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Thread: chmod at startup

  1. #1
    Join Date
    Mar 2019
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    7

    Question chmod at startup

    I have composed a g++ program, using "borrowed" code that facilitates taking action upon a left mouse click. It runs great, but requires access to /dev/input/mice. I can run the program as root by invoking sudo when I invoke the executable, but had rather not have stuff running as root. I can provide access manually with sudo chmod 766 dev/input/mice, but each time the computer boots up, the permissions are reset. I edited rc.local.service and appended chmod 776 /dev/input/mice at the end, but it has no effect on reboot. I am running Kernel: 4.15.0-51-lowlatency x86_64. I am a bit reluctant to edit sudoers with visudo to run a bash script, so surely there is a simpler way??

    Thanks in advance for your advice...

  2. #2
    Join Date
    Mar 2010
    Location
    Squidbilly-Land
    Beans
    19,759
    Distro
    Ubuntu Mate 16.04 Xenial Xerus

    Re: chmod at startup

    That chmod above isn't helpful. Also, different versions of Ubuntu support rc.local in different ways. You didn't say which you were running, so a trivial command to enable rc.local may or may not be possible.

    Code:
    $ ll /dev/input/mice 
    crw-rw---- 1 root input 13, 63 Jun  2 19:29 /dev/input/mice
    A 666 would help or just make the program a setuid-root program. You've been vague about the purpose, so perhaps you'd want to limit the userids which can run it. Use group permissions for that. What is a g++ program? Is that a compiled program in some language?

  3. #3
    Join Date
    Jan 2007
    Beans
    763
    Distro
    Ubuntu 18.04 Bionic Beaver

    Re: chmod at startup

    g++ is GNU's C++ compiler. I think he meant to say his program is written in C++.

    Depending on what the program does and how much the OP wants to customize it, it could be made setuid root and either use group permissions to allow access, or some code to check who's running it and allow or disallow it to run.

    It's possible to set up systemd to execute rc.local but it's multiple steps, there are tutorials online on how to enable it.

    Another option is to use the @reboot option in crontab to run a script on boot. I would assume this would run after /dev/input/mice is set up by udev, so you could put the chmod command there.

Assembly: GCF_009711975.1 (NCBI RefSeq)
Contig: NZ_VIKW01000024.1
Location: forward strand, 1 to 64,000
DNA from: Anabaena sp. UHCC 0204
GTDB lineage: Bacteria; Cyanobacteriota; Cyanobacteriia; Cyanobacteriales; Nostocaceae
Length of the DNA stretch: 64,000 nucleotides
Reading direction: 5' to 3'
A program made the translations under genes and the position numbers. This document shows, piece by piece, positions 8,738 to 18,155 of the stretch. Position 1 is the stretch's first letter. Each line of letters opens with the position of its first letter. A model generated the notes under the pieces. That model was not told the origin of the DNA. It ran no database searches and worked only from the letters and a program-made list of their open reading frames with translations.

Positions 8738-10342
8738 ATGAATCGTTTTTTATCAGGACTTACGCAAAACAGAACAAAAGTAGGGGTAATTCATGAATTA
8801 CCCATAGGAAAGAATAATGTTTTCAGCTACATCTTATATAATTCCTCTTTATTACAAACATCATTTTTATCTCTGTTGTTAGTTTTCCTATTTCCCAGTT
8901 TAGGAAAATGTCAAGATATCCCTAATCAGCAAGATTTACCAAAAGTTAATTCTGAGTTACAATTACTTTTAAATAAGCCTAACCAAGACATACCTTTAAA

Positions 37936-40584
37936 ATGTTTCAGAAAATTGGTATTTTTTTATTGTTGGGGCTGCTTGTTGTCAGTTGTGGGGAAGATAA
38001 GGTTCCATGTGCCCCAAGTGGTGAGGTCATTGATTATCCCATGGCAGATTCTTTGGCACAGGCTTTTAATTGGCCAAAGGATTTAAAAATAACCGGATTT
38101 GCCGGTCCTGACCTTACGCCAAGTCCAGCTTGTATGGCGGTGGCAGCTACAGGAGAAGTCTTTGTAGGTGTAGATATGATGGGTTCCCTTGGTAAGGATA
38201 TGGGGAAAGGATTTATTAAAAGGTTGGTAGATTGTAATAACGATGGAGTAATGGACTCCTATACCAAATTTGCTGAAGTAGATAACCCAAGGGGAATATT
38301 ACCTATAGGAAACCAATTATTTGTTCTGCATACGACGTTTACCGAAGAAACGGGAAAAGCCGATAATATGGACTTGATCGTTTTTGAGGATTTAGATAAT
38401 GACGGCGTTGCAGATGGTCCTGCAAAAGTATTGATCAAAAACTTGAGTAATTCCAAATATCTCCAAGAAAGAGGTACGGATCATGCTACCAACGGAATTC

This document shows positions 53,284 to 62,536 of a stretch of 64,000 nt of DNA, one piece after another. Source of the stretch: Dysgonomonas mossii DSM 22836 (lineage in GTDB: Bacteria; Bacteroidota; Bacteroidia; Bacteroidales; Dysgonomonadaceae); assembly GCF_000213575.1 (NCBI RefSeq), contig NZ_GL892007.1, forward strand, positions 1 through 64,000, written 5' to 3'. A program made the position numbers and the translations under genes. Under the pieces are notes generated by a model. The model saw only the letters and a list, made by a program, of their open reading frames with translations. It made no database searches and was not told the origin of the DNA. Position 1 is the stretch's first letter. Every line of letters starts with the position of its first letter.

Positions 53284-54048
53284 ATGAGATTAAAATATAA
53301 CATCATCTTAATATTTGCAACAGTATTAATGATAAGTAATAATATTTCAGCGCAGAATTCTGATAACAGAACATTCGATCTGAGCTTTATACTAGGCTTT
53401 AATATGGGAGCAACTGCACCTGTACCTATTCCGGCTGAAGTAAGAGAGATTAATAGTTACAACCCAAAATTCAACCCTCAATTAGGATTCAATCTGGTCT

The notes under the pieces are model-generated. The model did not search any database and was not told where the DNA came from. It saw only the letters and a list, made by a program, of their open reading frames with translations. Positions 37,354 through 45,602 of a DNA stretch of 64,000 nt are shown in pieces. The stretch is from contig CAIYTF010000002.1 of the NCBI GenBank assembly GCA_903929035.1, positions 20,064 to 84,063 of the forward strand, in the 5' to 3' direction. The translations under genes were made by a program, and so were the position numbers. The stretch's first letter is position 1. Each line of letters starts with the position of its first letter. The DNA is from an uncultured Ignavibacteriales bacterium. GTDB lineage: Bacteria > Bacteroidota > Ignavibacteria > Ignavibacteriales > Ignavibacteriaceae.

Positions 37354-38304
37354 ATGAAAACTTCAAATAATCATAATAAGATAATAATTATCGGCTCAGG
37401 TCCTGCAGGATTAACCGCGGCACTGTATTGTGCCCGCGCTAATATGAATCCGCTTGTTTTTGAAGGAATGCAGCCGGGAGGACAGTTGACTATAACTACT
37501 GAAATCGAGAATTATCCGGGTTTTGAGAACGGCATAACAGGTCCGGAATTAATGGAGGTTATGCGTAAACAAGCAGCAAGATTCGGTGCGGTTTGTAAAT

Is this a CLI or GUI program? If it's GUI, there's probably a way to respond to a mouse click using GUI events. I'm not real familiar with GUI programming in C++ so I don't know, but that might eliminate the need to chmod the device file in the first place.
    Current 'buntu systems: Server 18.04.2 LTS, Mythbuntu 16.04 LTS, Ubuntu 16.04.1 LTS / Retired: 14.04 LTS, 10.04 LTS, 8.04 LTS
    Been using ubuntu since 6.04 (13 years!)

  4. #4
    Join Date
    Mar 2019
    Beans
    7

    Re: chmod at startup

    It is CLI. Not GUI. Will search out method to set up systemd on-line. Yes it is C++ routine. Thanks for the suggestion. The program as compiled responds to mouse clicks exactly as I want it to, once permissions have been set on /dev/input/mice. I can do that each time before I launch the program, but would like to avoid that step, in that I eventually may want others to run it. Will post result in a few days...

  5. #5
    Join Date
    Jan 2007
    Beans
    763
    Distro
    Ubuntu 18.04 Bionic Beaver

    Re: chmod at startup

    Have you tried adding your user id to the input group? When I look at /dev/input/mice on my 18.04 system, I see:
    Code:
    crw-rw---- 1 root input 13, 63 Jun  5 20:42 /dev/input/mice
    So, if you add yourself to the group input, you should have the access you need to /dev/input/mice without chmoding it at all.

    Use the command sudo adduser yourusername input, replacing yourusername with, well, you guessed it, your user name. You'll have to log out and back in for the change to take effect.
    Current 'buntu systems: Server 18.04.2 LTS, Mythbuntu 16.04 LTS, Ubuntu 16.04.1 LTS / Retired: 14.04 LTS, 10.04 LTS, 8.04 LTS
    Been using ubuntu since 6.04 (13 years!)

  6. #6
    Join Date
    Mar 2019
    Beans
    7

    Angry Re: chmod at startup

    OMG! Simple solutions are always best. THANKS, kpatz!!

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